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So the 4x +12v rails each at 20A is a gimmick?

 

This is making it harder and harder on me to not grab a stellar PC Power and Cooling 1kW power supply next time I upgrade some parts... something about 72A continuous, 76A peak on the +12v.

 

Who did you design power supplies for? This is something that interested me, being in college for computer/electrical engineering currently.

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Note that at least one of the PC P&C power supplies at 1000 watts is labeled as a single rail design. While they may not be perfect, they do tend to label their products much more realistically than many other brands.

 

For cheap 'quad-rail' products, note that technically any 'rail' they have is rated at delivering up to 20 amps (or whatever their rating is) but they simply cannot supply that much power to all 4 rails simultaneously. So basically they can get away with saying 4x20 amp rail design since each one can supply that juice independently, but not together.

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So the 4x +12v rails each at 20A is a gimmick?

 

This is making it harder and harder on me to not grab a stellar PC Power and Cooling 1kW power supply next time I upgrade some parts... something about 72A continuous, 76A peak on the +12v.

 

Who did you design power supplies for? This is something that interested me, being in college for computer/electrical engineering currently.

For consumer ATX supplies, the "4x +12 rails" simply reflects a marketing trend that's caught on. Your supply's +12 output is 48A with at least 20A available from individual cable bundles (and probably more), but in no case can you draw more than 48A from the supply on +12, so 80 Amps (as technodanvan said) is simply not going to happen.

 

The Mushkin supply is still good for 576 Watts on +12, which is a lot. Personally, though, if I was spending that sort of money I'd at least expect it to have active power factor correction, which it does not. The Corsair 620HX that I use has 600W capability on +12 (listed as "3x18"), has active PFC, is rated for full output up to 50 degrees C, is dead quiet and comes with a 5 year warranty. It's the same price as the Mushkin.

 

PCP&C makes a quality product, no question. A 1kW supply would be way more than I need, and I suspect is more than most non-quad, non-SLI, non-RAID users would need. How much you need is up to you, but I'd look closely at your power budget before pulling the trigger on that purchase. You can choose from several very, very good supplies and spend no more than $150.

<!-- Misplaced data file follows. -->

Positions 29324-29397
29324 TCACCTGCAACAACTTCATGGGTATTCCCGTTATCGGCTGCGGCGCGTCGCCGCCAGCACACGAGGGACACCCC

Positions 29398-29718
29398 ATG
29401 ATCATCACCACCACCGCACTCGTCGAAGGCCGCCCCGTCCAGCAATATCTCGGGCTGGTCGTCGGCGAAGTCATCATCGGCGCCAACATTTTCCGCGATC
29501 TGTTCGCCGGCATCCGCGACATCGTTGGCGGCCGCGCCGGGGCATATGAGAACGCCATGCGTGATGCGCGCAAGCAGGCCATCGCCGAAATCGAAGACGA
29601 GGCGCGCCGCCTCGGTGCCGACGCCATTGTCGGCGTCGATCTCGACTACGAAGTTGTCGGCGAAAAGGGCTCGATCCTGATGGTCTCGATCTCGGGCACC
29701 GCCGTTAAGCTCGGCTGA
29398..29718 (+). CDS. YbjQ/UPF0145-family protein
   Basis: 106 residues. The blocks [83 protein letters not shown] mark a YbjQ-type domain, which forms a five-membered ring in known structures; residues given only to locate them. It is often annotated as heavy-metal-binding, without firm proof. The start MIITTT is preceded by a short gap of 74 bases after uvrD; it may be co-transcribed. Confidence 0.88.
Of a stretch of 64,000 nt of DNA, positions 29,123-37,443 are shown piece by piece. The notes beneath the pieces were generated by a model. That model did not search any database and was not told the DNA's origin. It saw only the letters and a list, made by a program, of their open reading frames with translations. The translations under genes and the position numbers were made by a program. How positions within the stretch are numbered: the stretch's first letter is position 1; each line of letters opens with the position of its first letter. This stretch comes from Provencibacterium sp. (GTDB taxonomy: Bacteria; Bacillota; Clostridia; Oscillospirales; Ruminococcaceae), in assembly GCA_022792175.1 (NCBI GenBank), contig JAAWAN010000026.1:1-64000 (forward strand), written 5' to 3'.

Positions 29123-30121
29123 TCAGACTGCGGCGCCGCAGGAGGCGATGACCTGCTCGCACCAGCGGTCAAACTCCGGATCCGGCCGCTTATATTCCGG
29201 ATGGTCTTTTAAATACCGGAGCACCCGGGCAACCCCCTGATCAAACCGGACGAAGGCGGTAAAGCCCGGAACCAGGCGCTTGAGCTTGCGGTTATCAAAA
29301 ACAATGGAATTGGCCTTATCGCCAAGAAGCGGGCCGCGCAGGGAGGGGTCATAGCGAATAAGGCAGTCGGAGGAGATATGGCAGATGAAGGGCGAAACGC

I used to design mainframe power systems for one of the large computer companies. Power is still a good field, but the vast bulk of the basic consumer electronics product design work is now done in Taiwan and China with controllers made by companies like Maxim, TI, and PI. Right now I'd be looking more closely at automotive and solar applications. Those look like they'll be fun for the next 15 years or so.

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What Ive got right now is just fine for what I do... no complaints with my Antec. Probably wont get a PC P&C or anything of that caliber until I upgrade from my current rig, and with being in college, I wont be upgrade for a long time... coupla years, hopefully sooner though. ;)

 

PSU design seemed like fun... in my intro to engineering class, for my group design project, we made a 120v AC -> 5v DC @ 3A power supply. Seeing how much went into something as simple as that made it really interesting to look at the guts of the PC P&C supplies.

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To sum up, the only number that really counts w/r/t +12V is the total +12 current available from the supply. All the "multiple-rail" designs you see are just a single +12 supply with one point of regulation and protection. I hate to see people get all wrapped around the axle on this one issue, which really shouldn't be an issue at all.
Not exactly true.

 

Although common voltage/current source, independant current limiting, voltage regulation and filtering are all possible and are offered to one degree or another on many "multi-rail" PSU's.

 

Dave